At first glance, Bitcoin has achieved a lot in its eleven years of existence. The ICO boom at the end of 2017 was probably the biggest moment in the history of the cryptocurrency industry. In particular, there was great media coverage and people from all over the world had the opportunity to hear about bitcoin.
But to be truly ready to enter the mainstream, a new article The Startup reveals 4 main problems that must first be addressed.
1) Faster transaction confirmation speed
Confirmations in the bitcoin network take between minutes and hours, depending on trading volumes. The report notes that for the masses to adopt Bitcoin, it must be able to handle super fast transaction confirmations. He goes on to point out that "it is unimaginable for a merchant to make a customer wait 10 minutes before the bitcoin transaction is fully validated."
Lightning network, which allows the creation of micropayment channels to mitigate this problem, has been deployed to some extent. Despite the progress so far, there is much room for improvement.
2) Higher transaction throughput
The number of transactions that the bitcoin network can handle per second is another intimidating problem. Currently, bitcoin can handle only 7 transactions per second (TPS). This pales in comparison to centralized systems such as Visa, which easily handles several thousand transactions per second, with a maximum capacity of 24,000 TPS.
Once again, the Lightning protocol will greatly contribute to improving bitcoin TPS.
3) Reduction of transaction fees for high volumes
At the moment, the average rate to confirm a transaction is approximately $ 0.3. However, this amount does not depend on the amount of bitcoin that is transferred. The article notes that for the masses to use bitcoin as a means of payment, these rates must be reduced.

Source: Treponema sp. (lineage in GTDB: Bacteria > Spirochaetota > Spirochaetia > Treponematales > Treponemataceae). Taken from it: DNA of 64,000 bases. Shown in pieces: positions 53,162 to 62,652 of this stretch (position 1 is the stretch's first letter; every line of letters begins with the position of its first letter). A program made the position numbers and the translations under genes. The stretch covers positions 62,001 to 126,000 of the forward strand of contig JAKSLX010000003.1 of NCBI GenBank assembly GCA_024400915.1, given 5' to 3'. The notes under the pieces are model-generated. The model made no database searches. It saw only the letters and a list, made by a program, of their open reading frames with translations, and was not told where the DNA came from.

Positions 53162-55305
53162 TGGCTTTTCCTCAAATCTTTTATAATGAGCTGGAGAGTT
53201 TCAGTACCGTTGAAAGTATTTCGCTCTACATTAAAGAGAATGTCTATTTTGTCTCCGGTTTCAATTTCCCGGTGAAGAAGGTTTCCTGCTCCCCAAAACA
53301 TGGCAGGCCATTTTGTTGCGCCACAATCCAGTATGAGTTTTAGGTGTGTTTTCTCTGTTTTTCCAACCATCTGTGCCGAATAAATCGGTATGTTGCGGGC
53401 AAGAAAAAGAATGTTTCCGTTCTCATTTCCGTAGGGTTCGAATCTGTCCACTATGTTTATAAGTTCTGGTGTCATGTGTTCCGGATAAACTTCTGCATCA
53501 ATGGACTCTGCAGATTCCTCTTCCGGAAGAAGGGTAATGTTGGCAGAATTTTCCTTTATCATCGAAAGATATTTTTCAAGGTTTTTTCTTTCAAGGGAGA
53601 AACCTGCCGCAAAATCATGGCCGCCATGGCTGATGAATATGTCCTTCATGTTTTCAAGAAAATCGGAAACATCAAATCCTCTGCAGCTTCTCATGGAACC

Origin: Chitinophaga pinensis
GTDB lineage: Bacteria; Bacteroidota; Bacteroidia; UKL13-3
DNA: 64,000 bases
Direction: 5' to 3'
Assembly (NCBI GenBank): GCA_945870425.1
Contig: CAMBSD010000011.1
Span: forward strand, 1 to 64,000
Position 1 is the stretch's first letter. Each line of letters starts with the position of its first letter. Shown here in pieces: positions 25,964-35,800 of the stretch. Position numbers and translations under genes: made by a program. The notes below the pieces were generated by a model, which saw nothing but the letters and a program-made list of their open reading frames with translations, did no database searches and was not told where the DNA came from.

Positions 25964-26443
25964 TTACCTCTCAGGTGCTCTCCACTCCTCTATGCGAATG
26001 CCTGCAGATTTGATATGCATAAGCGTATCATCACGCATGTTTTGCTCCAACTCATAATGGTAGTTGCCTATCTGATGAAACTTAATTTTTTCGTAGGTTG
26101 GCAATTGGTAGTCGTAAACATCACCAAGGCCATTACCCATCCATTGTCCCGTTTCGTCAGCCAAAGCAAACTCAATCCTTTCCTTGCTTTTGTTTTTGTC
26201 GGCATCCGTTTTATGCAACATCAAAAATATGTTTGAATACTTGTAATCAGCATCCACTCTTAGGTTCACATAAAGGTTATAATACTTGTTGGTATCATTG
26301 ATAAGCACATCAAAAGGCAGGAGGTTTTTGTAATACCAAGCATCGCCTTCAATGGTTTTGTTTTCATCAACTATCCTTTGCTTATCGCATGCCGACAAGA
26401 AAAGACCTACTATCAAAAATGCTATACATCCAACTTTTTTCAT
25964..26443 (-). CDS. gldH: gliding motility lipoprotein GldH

Transaction fees tend to increase with an increase in the volume of transactions. Case in point, during the 2017 bull market, transaction fees increased to $ 34. These high transaction fees are a major obstacle to the mass adoption of Bitcoin.
4) More decentralization of Bitcoin mining
The centralization of bitcoin mining also remains a concern. Currently, most of the bitcoin mining groups are in China. In perspective, Chinese bitcoin miners control 65% of the overall hash rate of the bitcoin network. In addition, only Bitmain controls most mining groups.
This poses a great security risk for the bitcoin network and some speculate that Bitmain could manipulate the network taking control of more than 51% of the bitcoin processing power. However, it would not be in Bitmain's interest to put his reputation and income at stake.
However, the overall good health of the bitcoin network requires greater decentralization of the hash rate available.
The eleven years since the start of bitcoin have been a wild journey for most people in the crypto verse. But in that short time, the asset has accomplished a lot, even becoming the best performing asset of the last decade.
Meanwhile, the potential of bitcoin as a true medium of exchange is just beginning. Addressing the aforementioned barriers will allow Bitcoin to further establish its brand in the financial industry. Once this happens, mass adoption will continue.